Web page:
I don't know about other CAs, but at SSL.com we issue a very limited number of EV SSL certificates in comparison to other certificates so it's not a big revenue driver.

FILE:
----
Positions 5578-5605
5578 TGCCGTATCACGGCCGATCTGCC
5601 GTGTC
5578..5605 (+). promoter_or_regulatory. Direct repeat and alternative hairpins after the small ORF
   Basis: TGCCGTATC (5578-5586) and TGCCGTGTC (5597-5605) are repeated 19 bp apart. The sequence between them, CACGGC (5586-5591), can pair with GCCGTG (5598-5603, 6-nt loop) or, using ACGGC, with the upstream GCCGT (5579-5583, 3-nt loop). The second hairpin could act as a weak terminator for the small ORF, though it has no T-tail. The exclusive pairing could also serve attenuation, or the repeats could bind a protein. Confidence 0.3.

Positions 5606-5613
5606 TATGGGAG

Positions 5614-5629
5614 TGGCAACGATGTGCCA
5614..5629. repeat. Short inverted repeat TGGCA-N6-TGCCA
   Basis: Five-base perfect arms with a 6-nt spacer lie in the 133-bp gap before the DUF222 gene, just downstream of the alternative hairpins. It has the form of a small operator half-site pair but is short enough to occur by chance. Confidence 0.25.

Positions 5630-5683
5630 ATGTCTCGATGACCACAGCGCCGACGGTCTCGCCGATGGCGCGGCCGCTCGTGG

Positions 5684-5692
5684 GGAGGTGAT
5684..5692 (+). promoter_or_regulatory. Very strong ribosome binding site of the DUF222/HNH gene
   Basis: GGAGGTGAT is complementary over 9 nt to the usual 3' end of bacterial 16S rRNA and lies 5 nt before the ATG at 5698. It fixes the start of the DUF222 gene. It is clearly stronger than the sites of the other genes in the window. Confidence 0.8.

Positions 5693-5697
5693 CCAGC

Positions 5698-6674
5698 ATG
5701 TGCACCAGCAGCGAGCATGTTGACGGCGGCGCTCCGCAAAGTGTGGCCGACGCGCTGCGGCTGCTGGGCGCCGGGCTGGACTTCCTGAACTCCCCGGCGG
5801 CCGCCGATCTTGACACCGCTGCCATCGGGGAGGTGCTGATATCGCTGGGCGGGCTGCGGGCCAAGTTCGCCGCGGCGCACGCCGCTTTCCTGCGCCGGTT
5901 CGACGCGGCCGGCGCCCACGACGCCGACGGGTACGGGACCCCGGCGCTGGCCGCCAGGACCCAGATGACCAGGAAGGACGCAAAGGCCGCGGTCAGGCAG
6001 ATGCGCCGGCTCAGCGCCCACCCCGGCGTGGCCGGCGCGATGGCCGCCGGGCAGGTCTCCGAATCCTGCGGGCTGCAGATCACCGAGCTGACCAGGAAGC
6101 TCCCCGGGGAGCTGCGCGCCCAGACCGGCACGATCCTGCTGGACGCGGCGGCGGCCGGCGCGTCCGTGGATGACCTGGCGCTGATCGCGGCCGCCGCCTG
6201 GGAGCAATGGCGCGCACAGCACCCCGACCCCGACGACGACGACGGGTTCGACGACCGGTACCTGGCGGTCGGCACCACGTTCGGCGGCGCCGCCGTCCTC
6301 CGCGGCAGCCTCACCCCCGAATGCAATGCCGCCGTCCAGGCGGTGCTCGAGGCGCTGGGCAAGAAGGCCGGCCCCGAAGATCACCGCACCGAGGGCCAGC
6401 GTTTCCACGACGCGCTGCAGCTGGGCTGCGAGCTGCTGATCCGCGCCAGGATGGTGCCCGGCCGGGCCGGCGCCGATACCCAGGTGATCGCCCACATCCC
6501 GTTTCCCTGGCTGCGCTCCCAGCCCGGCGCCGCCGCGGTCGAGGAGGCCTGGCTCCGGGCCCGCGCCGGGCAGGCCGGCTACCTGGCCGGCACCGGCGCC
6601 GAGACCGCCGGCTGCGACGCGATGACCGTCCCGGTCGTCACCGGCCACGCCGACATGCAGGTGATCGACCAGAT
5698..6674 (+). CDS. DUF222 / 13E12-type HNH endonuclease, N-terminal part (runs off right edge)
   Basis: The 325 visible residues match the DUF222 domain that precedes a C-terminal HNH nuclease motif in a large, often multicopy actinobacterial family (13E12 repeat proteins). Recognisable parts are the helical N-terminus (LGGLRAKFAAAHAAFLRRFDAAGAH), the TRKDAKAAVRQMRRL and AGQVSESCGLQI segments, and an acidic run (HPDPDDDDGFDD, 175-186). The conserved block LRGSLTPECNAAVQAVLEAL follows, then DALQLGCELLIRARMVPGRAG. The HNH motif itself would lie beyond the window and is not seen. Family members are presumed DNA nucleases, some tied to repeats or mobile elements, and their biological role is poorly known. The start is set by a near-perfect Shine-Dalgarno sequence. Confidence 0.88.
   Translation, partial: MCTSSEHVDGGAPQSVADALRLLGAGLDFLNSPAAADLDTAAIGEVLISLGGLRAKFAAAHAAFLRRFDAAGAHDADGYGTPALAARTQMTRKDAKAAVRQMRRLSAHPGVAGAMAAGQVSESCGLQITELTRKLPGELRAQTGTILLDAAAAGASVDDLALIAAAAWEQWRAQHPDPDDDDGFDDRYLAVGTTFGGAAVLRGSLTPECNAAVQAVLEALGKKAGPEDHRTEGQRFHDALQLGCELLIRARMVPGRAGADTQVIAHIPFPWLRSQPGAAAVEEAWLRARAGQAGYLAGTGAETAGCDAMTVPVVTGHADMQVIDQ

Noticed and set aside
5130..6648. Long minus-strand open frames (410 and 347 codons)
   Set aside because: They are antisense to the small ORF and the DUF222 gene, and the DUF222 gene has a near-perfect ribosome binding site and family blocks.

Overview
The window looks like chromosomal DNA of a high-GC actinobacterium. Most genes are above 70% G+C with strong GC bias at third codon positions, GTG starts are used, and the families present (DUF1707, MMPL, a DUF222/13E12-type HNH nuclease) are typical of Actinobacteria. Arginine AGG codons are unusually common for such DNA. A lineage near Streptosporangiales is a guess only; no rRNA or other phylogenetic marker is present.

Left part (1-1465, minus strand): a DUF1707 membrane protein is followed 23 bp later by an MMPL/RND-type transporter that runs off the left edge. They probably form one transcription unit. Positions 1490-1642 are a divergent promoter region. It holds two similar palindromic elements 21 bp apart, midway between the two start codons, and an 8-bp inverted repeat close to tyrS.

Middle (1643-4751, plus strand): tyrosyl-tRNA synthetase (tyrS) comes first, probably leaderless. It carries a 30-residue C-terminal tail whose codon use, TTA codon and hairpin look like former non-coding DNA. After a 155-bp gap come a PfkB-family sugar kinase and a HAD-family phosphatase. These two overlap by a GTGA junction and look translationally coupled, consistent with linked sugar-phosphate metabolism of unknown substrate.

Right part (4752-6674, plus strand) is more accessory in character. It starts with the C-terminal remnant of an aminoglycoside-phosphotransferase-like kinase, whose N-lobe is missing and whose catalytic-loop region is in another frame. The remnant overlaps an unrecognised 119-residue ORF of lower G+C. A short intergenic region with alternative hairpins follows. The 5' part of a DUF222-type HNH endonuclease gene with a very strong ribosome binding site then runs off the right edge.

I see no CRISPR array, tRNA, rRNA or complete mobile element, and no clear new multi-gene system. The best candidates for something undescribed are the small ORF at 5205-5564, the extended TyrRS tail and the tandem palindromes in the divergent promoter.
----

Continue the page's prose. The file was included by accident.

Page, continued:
However, as a user I support EV SSL. I personally have never come across a scam site that displayed an EV SSL (I'm not saying they don't exist). Has anyone else come across a "scam site" displaying EV that's not part of an academic exercise? An EV SSL only connects the site domain to its registered owner, nothing more. After that, I can decide whether to trust that company or if more research is warranted. At the end of the day, the user must make a decision based on the information they are given. This includes reviewing the EV SSL, domain name, site contents and third party reviews and listings. With the removal of EV from the browser UI, that's one less signal users can rely on. For instance, my inbox receives increasingly sophisticated spam and phishing mailers that require me to do double and triple takes. This results in legitimate emails potentially being flagged as spam. One of the signals I use to verify linked sites within the emails is if they display EV certificates. I do not entirely rely on EV, but it helps to build a subconscious trust profile of that site along with the domain, content, site reviews and search listings. As a result, I've determined on a number of occasions that the emails were indeed authentic in part because of the EV. In this business, paranoia is survival. Recently a neighbor asked me to verify a shoe site that he just purchased loafers from. Several red flags (ie Chanel header banner, unfamiliar domain name, etc) and no EV SSL prompted me to recommend he dispute the charge. Weeks later he confirmed it was indeed a scam site. Had the site displayed an EV SSL, I would have investigated more knowing the extra effort required to pass EV validation. But since no EV SSL appeared on the site, I didn't feel the need to waste any more time on the site. I can't be the only person whose aunt, neighbor or spouse asks me to help verify a site. This tells me that they do not understand how to properly read the EV information, not that EV SSL is bad or ineffective. I'm confounded why anyone would want less independently verified information on a site as opposed to more for fear EV doesn't perfectly suit their expectations. Well-known sites like google.com and amazon.com might not need EV as much as less well-known sites, but there are only a small number of these well-known sites. In comparison, the vast majority of sites are lesser-known and could benefit from as many validation signals as possible. I would think a local hospital or credit union who are increasingly targeted by phishing scams might argue an EV certificate would be one of the tools to help combat these types of scams. No single solution is perfect to eliminate online scams including EV SSL, but by removing the EV UI, the proverbial baby bath water comes to mind. I think the original intent of EV was and still remains noble. We should try to improve upon it, not discard it or relegate it to a virtually useless state. Scammers are a wily bunch, and they will always find some success in gaming or circumventing any system where human trust is involved. Let's try to make if harder for them, not throw our hands in the air and give up. At a minimum, consider keeping a color coded lock that would not take up any additional browser real estate and would give users "in the know" the EV signal. Otherwise, if the browsers have finalized their collective decisions on the matter, I do hope something better comes along that will benefit everyone. Treating all SSL/TLS certs as DV I think is a step backwards to 2007 when there was no EV, but we all knew something more than DV or OV was needed. Leo _______________________________________________ dev-security-policy mailing list email@example.com https://lists.mozilla.org/listinfo/dev-security-policy